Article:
“Is there some trick to being happy?” Afie Jurvanen sings on the lead-off track of Sad Hunk, his fifth album under the Bahamas banner. The Toronto roots-rocker doesn’t profess to know the answer, but he’s working overtime to put a smile on your face. Sad Hunk continues down the wood-paneled path of 2018’s Grammy-nominated, Juno Award-winning Earthtones, filtering a soft-rockin’ country-soul sound through the irreverent sensibility of a housebound indie auteur. While these songs boast the cozy, lived-in familiarity of ’70s radio standards, the charmingly off-kilter guitar solos (courtesy of bandmates Christine Bougie and Sam Weber) and Jurvanen’s witty wordplay give the album a peculiar personality all its own. “So many of my songs are just about domesticity and the everyday,” Jurvanen tells Apple Music. “But I'm also trying to sing about modernity, and that's hard to do in guitar-based music. Like, hip-hop guys can rap about their emails and checking their iPhones all fucking day long, and it sounds cool, it sounds fresh, it sounds relevant. But if you try to do that with a guitar, I find it puts people off. And it's like, why? I want to sing about my life and the life we're living right now.” But amid his real-world references to selfies, credit cards, and working at Subway, Jurvanen taps into some eternal, essential truths about not living beyond your means, the freedom in being uncool, and the power of forgiveness. Here, he outlines Sad Hunk’s 10-point plan for finding happiness.
Trick to Happy “I think we're all looking for the trick for happiness. You fool yourself into thinking that it's going to be a relationship, or it's going to be a certain amount of money, or a certain amount of recognition from your peers. And we all fundamentally know that those are never the one thing. When you lay your head down at the end of the day, you just want to feel like you spent the day doing something worthy of your time and that kept you interested and engaged. You want to go to bed tired. So for me, music is a huge part of that, and this song is saying: Stop looking for a shortcut to being happy and just get in there with what you're doing.”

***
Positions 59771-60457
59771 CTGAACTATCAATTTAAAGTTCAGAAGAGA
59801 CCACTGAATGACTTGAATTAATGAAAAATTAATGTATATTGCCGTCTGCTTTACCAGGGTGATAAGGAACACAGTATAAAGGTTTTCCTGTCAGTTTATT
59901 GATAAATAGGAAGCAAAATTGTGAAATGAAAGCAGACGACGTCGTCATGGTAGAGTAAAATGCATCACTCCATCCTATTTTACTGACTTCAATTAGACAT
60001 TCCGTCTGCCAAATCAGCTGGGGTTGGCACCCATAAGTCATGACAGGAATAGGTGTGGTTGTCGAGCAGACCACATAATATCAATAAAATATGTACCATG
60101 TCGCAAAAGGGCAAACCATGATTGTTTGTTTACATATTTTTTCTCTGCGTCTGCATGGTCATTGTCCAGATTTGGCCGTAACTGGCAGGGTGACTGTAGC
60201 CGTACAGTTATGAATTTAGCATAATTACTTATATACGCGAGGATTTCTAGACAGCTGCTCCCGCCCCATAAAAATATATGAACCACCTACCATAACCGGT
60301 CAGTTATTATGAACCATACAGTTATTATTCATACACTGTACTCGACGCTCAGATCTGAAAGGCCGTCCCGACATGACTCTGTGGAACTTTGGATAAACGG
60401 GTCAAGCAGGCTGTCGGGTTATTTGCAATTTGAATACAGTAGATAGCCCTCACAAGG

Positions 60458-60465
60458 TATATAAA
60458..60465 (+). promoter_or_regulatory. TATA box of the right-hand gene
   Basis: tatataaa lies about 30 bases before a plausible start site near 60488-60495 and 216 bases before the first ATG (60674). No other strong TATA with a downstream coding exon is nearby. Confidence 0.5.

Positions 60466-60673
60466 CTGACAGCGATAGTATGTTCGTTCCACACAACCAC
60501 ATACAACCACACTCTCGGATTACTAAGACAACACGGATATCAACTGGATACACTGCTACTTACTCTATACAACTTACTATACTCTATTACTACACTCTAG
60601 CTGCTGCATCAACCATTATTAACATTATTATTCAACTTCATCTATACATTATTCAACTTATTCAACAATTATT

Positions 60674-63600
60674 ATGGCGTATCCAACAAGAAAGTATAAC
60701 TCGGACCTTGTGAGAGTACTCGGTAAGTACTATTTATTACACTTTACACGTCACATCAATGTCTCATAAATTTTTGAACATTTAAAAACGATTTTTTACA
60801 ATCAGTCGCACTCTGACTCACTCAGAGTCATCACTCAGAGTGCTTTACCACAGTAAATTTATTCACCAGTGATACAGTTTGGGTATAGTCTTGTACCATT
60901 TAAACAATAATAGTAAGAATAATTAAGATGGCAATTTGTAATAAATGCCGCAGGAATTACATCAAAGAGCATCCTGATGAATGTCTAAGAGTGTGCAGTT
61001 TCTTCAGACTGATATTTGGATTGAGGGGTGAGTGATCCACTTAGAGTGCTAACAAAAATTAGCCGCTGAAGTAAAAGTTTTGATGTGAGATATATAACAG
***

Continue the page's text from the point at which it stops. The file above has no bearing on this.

Own Alone “There's definitely some guitar Olympics going on with this one. I did have the benefit of playing live a fair bit last year—I did a tour in Korea and Japan and all these faraway places, and I used it as an opportunity to play some of these new songs that I had. And this was one of those ones where every night, from the first beat, people seemed to be moving and digging it, despite having never heard it before. That's always a good sign to me.”
Less Than Love “This is a big tune for me on this record. It's pretty personal. You don't really have to wonder what I'm singing about—it's all right there on the tape. I sort of realized at some point, like, shit, I'm not making a living as a guitar player anymore—my songs really are doing the heavy lifting in terms of this being a profession or career for me. So I spend a lot of time on the words—a lot more than I do on the guitar.”
Done Did Me No Good “This one is just pure fun to me. It's as close as I'll get to a pop song—or my own twisted version of it. It's nice to just be in a place professionally where I don't think too much. When we're in the studio, if it feels good, I do it. I know that's not a very sophisticated approach, but the instinct portion of what I'm doing is so much more relevant to my working life than anything else.”